Today on the site of the Russian service of the BBC appeared a note with the memories of the British singer James Blunt, who in 1999 served in Kosovo. He headed the British military unit in Pristina at the moment when the Pristina airfield was suddenly captured by a battalion of our paratroopers. Blunt received an order from Wesley Clark, a general of the US armed forces, commander-in-chief of the combined forces of NATO in Europe, to attack the Russian paratroopers with his team, but this order was not executed. Fortunately for James Blunt, who risked pleasing a tribunal, an order of opposite content was received from British General Mike Jackson following Clark's order.
Yes, Wesley Clark really gave the order to attack Russian paratroopers. First, he was furious that NATO intelligence did not timely report on the advance of our battalion and on the route of its movement. They discovered his battalion only six hours after its release. Secondly, he understood that Slatina airfield is the most important strategic object in all of Kosovo. And that whoever controls it will largely determine the situation in Kosovo as a whole. Because there were no other airfields capable of receiving NATO aircraft on the territory of the region. Naturally, the entire operation of the NATO troops was based on this object, which provided material support and support for the forces of the alliance.
However, the commander of British troops, General Mike Jackson, who formally submitted to Wesley Clark, refused to execute his order. He did not want to fight with the Russians. However, we knew about it.
Moreover, Jackson ordered the brigade commander, who was to take control of Slatina, to enter into interaction with the Russian command. And when ours took the defense at the airfield, General Zavarzin informed me that the British were asking for a meeting. I have allowed them to accept. The commander of the British brigade with his staff officers arrived at the location of our battalion, and after an hour and a half of conversation Zavarzin reported that the British were normal guys. The subject of the negotiations was general security issues. But after this, the commander of the British brigade and his five staff officers asked ... to spend the night. I ask Zavarzin if this is not a provocation. No, answers, does not look like. But then why such a strange request? He answers that they are afraid, firstly, of the Kosovo Serbs, and secondly, of the Albanians, and thirdly, they fear their own special forces, the Nepalese Gurkha, who were mainly staffed by their brigade. I reported on such an unusual request to Marshal Sergeyev, the Minister of Defense. Igor Dmitrievich also first asked about provocations, however, as a result, British officers spent the night at our first night.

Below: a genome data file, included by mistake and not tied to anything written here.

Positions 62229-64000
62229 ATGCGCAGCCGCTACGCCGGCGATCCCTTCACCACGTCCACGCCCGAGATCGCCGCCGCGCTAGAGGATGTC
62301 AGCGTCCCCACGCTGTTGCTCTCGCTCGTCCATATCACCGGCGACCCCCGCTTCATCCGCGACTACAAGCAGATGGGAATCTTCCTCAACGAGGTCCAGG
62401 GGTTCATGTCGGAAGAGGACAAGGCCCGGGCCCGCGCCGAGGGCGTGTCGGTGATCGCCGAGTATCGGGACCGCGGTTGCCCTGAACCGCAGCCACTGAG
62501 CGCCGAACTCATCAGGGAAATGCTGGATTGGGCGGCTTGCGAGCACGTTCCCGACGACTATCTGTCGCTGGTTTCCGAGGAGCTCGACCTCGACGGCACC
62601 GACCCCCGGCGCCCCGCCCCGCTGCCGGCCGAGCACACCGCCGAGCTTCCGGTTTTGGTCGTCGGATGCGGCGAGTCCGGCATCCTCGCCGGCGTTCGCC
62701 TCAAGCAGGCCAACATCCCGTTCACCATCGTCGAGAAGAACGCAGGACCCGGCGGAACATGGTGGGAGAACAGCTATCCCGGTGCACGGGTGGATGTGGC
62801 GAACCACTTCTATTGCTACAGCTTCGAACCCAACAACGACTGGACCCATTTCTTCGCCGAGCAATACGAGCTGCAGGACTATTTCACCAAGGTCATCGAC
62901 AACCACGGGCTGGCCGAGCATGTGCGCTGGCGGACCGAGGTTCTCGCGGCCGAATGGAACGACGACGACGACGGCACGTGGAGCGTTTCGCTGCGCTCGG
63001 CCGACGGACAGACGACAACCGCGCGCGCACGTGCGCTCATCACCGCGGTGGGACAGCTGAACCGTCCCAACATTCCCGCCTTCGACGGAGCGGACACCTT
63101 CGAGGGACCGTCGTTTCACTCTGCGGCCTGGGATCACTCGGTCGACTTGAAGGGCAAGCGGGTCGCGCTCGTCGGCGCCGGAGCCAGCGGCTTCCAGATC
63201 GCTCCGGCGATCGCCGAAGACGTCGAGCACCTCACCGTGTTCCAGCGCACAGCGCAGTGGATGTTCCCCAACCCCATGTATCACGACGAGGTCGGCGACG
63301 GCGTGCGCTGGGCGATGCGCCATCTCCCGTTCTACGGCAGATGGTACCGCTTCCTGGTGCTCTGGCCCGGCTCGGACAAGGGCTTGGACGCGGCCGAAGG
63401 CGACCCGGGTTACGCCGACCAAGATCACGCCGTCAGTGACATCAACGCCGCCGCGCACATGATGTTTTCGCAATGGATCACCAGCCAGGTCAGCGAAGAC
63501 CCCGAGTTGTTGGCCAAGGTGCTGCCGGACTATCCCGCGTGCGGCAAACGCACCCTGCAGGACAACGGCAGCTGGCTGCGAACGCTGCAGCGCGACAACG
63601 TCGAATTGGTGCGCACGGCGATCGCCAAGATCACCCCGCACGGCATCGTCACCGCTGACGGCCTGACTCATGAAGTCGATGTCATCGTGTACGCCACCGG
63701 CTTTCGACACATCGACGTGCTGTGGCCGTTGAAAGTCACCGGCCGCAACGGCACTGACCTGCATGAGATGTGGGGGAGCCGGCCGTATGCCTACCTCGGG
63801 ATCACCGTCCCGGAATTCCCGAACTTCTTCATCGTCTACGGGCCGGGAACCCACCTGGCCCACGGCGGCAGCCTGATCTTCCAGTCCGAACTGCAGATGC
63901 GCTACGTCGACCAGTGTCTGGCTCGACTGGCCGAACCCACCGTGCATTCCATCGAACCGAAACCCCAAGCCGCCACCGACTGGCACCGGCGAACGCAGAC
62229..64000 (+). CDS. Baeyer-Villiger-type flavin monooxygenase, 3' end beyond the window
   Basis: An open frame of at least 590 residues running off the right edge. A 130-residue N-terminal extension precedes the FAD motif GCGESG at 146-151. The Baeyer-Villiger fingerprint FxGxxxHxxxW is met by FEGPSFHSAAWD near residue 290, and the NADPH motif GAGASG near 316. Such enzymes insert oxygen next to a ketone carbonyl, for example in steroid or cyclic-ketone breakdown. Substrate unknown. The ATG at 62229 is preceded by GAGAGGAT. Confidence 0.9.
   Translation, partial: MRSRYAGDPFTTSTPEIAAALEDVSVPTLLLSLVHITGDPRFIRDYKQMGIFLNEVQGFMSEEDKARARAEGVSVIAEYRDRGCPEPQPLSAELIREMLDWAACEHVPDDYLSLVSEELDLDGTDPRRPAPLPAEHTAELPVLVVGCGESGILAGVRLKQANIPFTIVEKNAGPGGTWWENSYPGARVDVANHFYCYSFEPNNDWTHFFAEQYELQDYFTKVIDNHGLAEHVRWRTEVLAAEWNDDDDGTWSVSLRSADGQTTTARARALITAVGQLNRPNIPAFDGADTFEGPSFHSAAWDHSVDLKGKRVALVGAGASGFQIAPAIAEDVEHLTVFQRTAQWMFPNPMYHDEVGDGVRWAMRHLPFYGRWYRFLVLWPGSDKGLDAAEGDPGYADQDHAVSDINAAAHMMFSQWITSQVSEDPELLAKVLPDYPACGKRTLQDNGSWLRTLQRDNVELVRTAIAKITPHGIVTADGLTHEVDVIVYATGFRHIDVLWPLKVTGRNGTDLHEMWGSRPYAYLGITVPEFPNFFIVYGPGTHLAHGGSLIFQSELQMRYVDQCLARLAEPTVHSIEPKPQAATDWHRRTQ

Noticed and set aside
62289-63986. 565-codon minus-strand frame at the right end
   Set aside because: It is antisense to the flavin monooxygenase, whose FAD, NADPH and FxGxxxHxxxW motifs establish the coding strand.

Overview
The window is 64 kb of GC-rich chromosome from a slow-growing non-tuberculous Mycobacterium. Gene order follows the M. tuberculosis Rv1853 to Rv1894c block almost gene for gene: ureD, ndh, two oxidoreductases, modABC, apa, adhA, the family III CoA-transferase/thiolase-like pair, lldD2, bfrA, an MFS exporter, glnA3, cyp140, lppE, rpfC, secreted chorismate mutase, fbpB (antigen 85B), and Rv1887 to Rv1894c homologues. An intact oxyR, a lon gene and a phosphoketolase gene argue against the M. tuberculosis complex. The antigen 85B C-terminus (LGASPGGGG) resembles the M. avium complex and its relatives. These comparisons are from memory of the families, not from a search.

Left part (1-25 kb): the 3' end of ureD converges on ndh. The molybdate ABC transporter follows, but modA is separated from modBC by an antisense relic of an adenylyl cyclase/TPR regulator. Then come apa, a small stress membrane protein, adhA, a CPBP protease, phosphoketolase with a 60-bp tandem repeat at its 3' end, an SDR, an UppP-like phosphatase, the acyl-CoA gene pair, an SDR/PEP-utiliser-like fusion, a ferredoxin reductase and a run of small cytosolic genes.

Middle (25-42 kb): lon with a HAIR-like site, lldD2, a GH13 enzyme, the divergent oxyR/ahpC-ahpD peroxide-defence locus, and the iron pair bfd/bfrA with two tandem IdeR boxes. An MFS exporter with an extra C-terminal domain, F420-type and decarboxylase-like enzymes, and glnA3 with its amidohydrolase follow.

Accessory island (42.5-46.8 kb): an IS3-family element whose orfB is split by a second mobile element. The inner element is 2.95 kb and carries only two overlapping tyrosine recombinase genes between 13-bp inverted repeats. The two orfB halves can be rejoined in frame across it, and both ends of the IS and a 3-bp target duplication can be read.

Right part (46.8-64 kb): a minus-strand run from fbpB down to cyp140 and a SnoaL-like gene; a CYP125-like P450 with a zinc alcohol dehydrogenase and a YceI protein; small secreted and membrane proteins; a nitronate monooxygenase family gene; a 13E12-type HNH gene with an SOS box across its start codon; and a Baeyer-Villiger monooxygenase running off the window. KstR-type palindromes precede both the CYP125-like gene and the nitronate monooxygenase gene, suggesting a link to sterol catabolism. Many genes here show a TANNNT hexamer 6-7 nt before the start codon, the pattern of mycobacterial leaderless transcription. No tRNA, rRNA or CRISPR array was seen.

When we made the decision to bring our battalion to Slatina, we did not exclude the possibility of any provocation against ourselves and worked out various options. We had prepared reserves for quick transfer and worked out airfields for landing our paratroopers. Our brigade also stood in Uglevik, in Bosnia-Herzegovina. She was not a member of the multinational division North, but interacted with her. So we had shock capabilities. But, in addition, I reported to the Minister of Defense that as soon as the first shot was fired, Serbian troops would come to our aid. I just knew the mood of the Serbian military - they were humiliated, they lost the war, they were forced to leave their territory. Therefore, in the event of an attack on us, the NATO forces would attack the entire former Yugoslav army. Then they would get what they most feared - a ground operation. Marshal Sergeyev agreed with these arguments. Based on this, we decided to land the battalion in Pristina.
Subsequently, Jackson wrote in his memoirs, why did not execute the order of Clark. The fact is that a decision of the NATO Council was required to start a war with Russia, but it was difficult to imagine that the Council would then agree to the Third World War. Anyway, Mike Jackson did not want his soldiers to start this war. And Wesley Clark just completely lost to us the situation with the airfield, so his decisions were impulsive.
At the end of a note on the Air Force website, singer James Blunt says that in the British Army they were taught to evaluate the situation from a moral point of view. I can not say anything about this. I think this is nothing more than lyrics. Would receive an order from their general, of course, they would have executed it. The British Army is very disciplined.
Why General Jackson did not execute the order
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